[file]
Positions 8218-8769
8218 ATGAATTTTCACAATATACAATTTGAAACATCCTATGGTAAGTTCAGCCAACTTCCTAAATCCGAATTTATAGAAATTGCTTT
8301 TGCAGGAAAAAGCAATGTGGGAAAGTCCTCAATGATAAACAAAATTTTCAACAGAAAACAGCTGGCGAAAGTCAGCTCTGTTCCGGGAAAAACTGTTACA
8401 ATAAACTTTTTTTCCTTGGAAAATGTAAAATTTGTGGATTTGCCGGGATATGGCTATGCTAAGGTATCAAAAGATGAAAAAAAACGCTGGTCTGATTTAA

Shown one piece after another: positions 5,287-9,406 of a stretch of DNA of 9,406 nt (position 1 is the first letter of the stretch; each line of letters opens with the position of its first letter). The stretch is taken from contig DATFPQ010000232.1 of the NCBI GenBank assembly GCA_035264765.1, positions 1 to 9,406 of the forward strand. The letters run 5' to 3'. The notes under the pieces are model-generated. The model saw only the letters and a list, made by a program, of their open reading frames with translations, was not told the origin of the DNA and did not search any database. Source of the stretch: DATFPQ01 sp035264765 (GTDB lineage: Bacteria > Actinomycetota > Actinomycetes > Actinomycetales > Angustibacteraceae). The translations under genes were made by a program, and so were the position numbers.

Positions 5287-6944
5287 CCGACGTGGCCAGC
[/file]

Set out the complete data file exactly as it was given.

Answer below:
Positions 8218-8769
8218 ATGAATTTTCACAATATACAATTTGAAACATCCTATGGTAAGTTCAGCCAACTTCCTAAATCCGAATTTATAGAAATTGCTTT
8301 TGCAGGAAAAAGCAATGTGGGAAAGTCCTCAATGATAAACAAAATTTTCAACAGAAAACAGCTGGCGAAAGTCAGCTCTGTTCCGGGAAAAACTGTTACA
8401 ATAAACTTTTTTTCCTTGGAAAATGTAAAATTTGTGGATTTGCCGGGATATGGCTATGCTAAGGTATCAAAAGATGAAAAAAAACGCTGGTCTGATTTAA

Shown one piece after another: positions 5,287-9,406 of a stretch of DNA of 9,406 nt (position 1 is the first letter of the stretch; each line of letters opens with the position of its first letter). The stretch is taken from contig DATFPQ010000232.1 of the NCBI GenBank assembly GCA_035264765.1, positions 1 to 9,406 of the forward strand. The letters run 5' to 3'. The notes under the pieces are model-generated. The model saw only the letters and a list, made by a program, of their open reading frames with translations, was not told the origin of the DNA and did not search any database. Source of the stretch: DATFPQ01 sp035264765 (GTDB lineage: Bacteria > Actinomycetota > Actinomycetes > Actinomycetales > Angustibacteraceae). The translations under genes were made by a program, and so were the position numbers.

Positions 5287-6944
5287 CCGACGTGGCCAGC